Throughout history, there have been a variety of ways people have discriminated against mothers. In the 1800s, they were barred from taking certain positions based on the belief that moms should stay at home with their kids. Later, the word pregnancy was even disallowed on the television show I Love Lucy because it was considered too vulgar.
In 1993, there was some progress with the passing of the Family Medical Leave Act that guaranteed maternity leave. Even so, that time away from the workplace wasn’t paid. Then, four years later, now-Vice-President Mike Pence expressed his opinion that kids with two working parents suffer developmental problems. Unfortunately, such discrimination is still present in the U.S. and abroad.
Work-related discrimination suits from mothers are on the rise
Legal professionals say there’s been an uptake in the number of lawsuits filed by mothers who spend time in the workplace, and some fathers, too. They note there are often persistent gender-related biases that cause incorrect assumptions about how men and women should behave. While filing documentation in their suits, women allege they were treated differently than their male counterparts and often looked down upon for adjusting their hours to take care of kids.
Even when women with kids show no signs of being less productive than employees who do not have children, they can still be let go from their jobs — much to their shock and dismay. A woman from Belfast, Northern Ireland, who was the primary caregiver for her disabled daughter, lost her job at an advice center.
The woman said she did not ask for special treatment, and so was especially shocked when she was told she no longer had a position with the company. An investigation into the incident — which resulted in a financial award to the lady in question — confirmed a link between her role in caring for her daughter and her job loss.
That was ruled as discrimination because an existing law in that part of the world protects disabled people from being treated differently than others at work, as well as the individuals who look after them.
Some US states are making improvements
State legislation has also shown some promising signs. In 2014, New York lawmakers ruled that employers must provide reasonable accommodations for pregnant workers, which is an improvement to an existing law that merely made discrimination against them illegal. Also, a breakdown of protections by state shows that in Utah, workplaces must accommodate women who need to breastfeed.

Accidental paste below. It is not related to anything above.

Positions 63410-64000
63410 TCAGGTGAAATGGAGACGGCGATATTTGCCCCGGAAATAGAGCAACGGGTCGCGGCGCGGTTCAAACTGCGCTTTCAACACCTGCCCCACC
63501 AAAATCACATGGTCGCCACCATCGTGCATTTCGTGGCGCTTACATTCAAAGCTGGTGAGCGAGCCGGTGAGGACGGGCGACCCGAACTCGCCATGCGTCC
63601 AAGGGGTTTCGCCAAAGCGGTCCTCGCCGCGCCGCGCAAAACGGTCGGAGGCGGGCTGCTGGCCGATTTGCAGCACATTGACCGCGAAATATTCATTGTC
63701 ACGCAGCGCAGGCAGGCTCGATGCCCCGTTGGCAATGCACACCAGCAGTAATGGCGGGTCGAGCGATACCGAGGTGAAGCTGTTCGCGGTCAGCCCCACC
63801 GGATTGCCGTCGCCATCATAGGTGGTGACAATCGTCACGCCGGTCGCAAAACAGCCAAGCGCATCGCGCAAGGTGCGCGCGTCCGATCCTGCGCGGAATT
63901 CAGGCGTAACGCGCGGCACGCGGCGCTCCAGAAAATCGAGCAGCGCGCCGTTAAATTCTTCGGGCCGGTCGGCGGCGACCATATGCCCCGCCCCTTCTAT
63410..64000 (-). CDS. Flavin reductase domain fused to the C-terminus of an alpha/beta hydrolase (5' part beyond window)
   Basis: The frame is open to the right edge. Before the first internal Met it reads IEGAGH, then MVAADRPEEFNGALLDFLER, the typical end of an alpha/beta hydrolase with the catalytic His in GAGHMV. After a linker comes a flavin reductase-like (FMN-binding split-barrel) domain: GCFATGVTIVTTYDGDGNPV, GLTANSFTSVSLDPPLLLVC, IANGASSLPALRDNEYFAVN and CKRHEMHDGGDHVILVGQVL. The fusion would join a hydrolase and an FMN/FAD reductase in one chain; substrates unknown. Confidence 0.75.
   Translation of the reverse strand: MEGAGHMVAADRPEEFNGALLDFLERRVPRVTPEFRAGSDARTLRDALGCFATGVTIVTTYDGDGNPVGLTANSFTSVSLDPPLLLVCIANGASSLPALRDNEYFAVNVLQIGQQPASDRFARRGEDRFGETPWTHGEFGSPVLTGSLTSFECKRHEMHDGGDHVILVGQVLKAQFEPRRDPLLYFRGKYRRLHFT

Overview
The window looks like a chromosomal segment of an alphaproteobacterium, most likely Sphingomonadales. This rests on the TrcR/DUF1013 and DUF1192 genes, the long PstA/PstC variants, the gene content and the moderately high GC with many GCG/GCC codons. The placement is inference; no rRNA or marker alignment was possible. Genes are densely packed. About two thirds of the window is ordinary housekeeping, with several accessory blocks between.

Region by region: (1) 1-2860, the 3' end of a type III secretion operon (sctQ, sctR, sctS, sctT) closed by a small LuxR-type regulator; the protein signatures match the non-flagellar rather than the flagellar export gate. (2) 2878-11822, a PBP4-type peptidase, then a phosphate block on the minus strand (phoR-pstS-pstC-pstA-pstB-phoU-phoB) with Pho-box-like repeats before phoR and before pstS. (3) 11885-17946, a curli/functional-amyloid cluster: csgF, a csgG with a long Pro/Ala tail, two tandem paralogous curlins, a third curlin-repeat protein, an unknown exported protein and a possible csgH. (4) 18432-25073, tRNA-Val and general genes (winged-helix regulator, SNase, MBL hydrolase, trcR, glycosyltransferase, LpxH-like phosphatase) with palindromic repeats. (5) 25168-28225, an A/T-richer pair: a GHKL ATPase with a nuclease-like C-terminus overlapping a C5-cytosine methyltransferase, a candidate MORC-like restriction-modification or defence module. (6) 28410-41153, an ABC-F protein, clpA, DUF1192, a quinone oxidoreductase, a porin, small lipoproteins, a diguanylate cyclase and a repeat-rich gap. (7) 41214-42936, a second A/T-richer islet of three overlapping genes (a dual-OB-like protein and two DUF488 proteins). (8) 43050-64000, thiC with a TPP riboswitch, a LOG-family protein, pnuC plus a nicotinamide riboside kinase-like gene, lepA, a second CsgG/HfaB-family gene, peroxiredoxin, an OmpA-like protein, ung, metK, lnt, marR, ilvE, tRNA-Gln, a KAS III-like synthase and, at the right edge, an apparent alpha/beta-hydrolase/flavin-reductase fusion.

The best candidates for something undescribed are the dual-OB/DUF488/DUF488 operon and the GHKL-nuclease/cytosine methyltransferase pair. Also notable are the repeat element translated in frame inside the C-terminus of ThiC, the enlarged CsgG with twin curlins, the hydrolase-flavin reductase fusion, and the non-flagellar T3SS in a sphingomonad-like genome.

Discrimination outside the workplace
Pregnant women or moms being treated differently at their jobs is a very familiar type of discrimination. However, it’s far from the only kind of inequality women experience when it comes to children.
For example, in China, a woman has to show a marriage certificate before the birth of her child is legally recognized. Also, in parts of Canada, women who are indigenous people regularly face discrimination based on stereotypes, particularly for how they treat their kids. Some even fear losing the right to take care of them, resulting in the children going into foster care.
What can we do to stand up for mothers’ rights?
Regardless of whether you’re a mother, you probably feel spurred into action by the injustices mentioned above. So, the question that’s probably on your mind is, “How can I help?”
There are still several places in the U.S. — including North Carolina, Wyoming and Florida — that do not offer any state-specific protections for pregnant women at work. If you live in one of those places, it’s worth seeing if you can get involved in local efforts for change. Otherwise, turn your attention to social media and spread awareness to people who may not know how some women still face discrimination.
Also, if you see or hear a woman receiving unfair treatment due to being pregnant or a mother, speak up, especially if the incident occurs at your workplace. Acknowledging that a problem exists is one of the first steps to solving it, and if you simply ignore a rights violation, others might do the same. Finally, believing a victim of discrimination is an excellent way to show support as you lend a listening ear and display a desire to enact positive change.